A fraudulent subscription campaign called Dark Herring has targeted over 100 million Android users worldwide. The campaign has been operating for almost two years. Dark Herring malware was discovered by a research team in Zimperium, who estimated the amount the campaign has been able to steal totals in the hundreds of millions. The campaign was first detected in March 2020 and ran actively.

The Zimperium analysts who identified Dark Herring said that the scamware is likely the work of a new group, which uses novel techniques and infrastructure.

About Dark Herring

The Dark Herring campaign caused losses worth hundreds of millions of dollars by abusing millions of devices via their 470 Google Play Store apps.

The apps subscribe users to premium services that charge $15 per month via Direct Carrier Billing (DCB). The operators of the Dark Herring campaign cashed out the subscriptions while users remained unaware of the infection and the fraudulent charges for a long time, sometimes several months. The names of some malicious apps are Smashex, Upgradem, Stream HD, Vidly Vibe, and Cast It. They pretended to be casual games, photography tools, utilities, and productivity apps.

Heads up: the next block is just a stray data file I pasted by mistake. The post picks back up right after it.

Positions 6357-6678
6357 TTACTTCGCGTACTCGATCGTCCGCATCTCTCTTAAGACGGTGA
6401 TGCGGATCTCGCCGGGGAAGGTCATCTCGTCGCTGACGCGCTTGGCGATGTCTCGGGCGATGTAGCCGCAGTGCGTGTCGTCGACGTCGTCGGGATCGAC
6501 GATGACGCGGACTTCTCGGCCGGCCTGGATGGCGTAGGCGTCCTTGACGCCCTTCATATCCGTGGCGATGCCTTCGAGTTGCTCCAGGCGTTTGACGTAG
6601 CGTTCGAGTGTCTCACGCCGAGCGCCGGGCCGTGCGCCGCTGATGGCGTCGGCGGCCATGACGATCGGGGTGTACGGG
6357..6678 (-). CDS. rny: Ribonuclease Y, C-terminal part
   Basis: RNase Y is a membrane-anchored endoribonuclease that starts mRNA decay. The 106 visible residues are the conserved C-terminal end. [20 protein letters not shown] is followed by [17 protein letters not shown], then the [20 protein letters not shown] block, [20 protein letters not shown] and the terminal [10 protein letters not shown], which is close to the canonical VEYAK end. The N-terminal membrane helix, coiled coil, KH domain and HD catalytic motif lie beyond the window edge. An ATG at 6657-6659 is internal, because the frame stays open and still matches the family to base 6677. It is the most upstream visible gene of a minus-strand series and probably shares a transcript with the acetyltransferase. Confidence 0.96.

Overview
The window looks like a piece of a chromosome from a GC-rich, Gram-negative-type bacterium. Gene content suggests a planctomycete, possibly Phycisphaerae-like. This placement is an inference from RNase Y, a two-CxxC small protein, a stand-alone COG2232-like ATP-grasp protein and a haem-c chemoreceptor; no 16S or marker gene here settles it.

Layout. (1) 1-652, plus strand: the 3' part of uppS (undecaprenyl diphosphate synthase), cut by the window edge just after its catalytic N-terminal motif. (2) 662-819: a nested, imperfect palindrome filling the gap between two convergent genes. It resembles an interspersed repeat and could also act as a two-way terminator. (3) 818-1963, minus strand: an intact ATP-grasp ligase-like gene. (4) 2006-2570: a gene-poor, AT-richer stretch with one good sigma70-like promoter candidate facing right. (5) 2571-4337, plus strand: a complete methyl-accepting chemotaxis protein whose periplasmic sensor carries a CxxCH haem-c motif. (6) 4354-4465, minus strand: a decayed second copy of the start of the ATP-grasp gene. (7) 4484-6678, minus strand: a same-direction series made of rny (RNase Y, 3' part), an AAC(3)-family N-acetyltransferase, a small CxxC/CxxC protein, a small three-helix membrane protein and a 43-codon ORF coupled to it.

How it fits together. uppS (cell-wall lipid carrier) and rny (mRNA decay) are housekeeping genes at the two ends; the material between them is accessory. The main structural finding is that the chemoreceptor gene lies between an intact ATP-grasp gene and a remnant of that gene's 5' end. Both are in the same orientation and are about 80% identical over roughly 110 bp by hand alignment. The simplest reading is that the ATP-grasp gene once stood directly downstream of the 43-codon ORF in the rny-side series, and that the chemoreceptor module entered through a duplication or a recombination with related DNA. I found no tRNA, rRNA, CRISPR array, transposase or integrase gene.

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Millions of users at risk

So far, fraudulent applications have been installed by 105 million Android users in 70 countries. The countries with no DCB consumer protection laws, such as India, Finland, Saudi Arabia, Egypt, Greece, Sweden, Norway, Bulgaria, Iraq, Tunisia, and Pakistan, are at greater risk.

Mode of operation

The attackers have used a sophisticated infrastructure that received communications from all the users of 470 applications. However, handled separately based on a unique identifier.

The installed app does not come with any malicious code. It uses a hard-coded encrypted string that leads the users to a first-stage URL hosted on Amazon’s CloudFront. The response from the server includes links to other JavaScript files hosted on AWS instances and downloaded onto the compromised device.

These   scripts are used to prepare application configuration concerning the victim, print unique identifiers, language, country information, and find out applicable DCB platforms in each case. Finally, the app displays a customized WebView page to urge the victim to input the phone number and supposedly receive a temporary OTP code to activate the account on the application.

Concluding notes

The Dark Herring campaign has been ongoing for almost two years and targeted millions of users, which indicates that sometimes downloading apps from genuine stores does not guarantee the safety of users. But one must be watchful of activities occurring in their bank accounts.

Source: https://cyware.com/news/millions-of-android-users-targeted-by-dark-herring-e9c63523.